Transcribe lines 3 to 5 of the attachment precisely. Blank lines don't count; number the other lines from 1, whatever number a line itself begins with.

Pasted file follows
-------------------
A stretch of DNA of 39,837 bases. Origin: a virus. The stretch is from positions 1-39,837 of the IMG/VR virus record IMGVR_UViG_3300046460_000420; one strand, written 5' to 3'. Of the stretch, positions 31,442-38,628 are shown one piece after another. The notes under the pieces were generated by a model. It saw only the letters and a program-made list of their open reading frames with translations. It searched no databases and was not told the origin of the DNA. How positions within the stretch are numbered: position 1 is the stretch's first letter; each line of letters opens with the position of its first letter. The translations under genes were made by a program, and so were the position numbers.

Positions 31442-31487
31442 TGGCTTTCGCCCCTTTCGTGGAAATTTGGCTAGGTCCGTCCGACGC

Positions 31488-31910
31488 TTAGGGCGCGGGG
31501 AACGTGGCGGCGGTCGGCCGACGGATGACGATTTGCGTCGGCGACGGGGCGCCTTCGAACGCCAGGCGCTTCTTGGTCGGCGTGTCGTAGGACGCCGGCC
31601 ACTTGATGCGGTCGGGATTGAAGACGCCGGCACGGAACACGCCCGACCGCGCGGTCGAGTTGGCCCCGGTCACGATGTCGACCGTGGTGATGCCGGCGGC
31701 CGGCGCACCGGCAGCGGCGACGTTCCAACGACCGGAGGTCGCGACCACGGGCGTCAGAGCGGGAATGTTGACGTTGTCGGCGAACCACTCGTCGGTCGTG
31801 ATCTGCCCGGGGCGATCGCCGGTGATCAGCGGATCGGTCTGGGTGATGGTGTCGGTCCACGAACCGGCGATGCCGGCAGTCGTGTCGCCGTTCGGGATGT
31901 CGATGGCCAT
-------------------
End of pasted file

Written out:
31442 TGGCTTTCGCCCCTTTCGTGGAAATTTGGCTAGGTCCGTCCGACGC

Positions 31488-31910
31488 TTAGGGCGCGGGG